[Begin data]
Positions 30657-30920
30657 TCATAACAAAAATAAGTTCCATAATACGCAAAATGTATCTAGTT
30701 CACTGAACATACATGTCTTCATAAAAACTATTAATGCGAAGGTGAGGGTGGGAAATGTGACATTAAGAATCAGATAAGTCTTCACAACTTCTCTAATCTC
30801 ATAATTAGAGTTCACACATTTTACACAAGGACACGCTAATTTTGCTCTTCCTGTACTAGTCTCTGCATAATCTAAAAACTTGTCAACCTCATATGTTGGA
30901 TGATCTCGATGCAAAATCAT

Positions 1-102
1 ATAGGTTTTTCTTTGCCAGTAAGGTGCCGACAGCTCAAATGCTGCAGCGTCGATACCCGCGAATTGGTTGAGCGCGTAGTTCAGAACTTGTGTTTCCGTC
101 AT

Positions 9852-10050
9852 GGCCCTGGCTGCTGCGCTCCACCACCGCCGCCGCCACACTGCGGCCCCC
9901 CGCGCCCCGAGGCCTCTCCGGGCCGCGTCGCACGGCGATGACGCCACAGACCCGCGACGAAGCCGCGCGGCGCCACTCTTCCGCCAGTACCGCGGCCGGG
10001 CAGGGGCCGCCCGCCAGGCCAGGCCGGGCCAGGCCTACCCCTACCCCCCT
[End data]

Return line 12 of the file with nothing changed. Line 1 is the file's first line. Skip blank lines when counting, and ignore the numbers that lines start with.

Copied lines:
10001 CAGGGGCCGCCCGCCAGGCCAGGCCGGGCCAGGCCTACCCCTACCCCCCT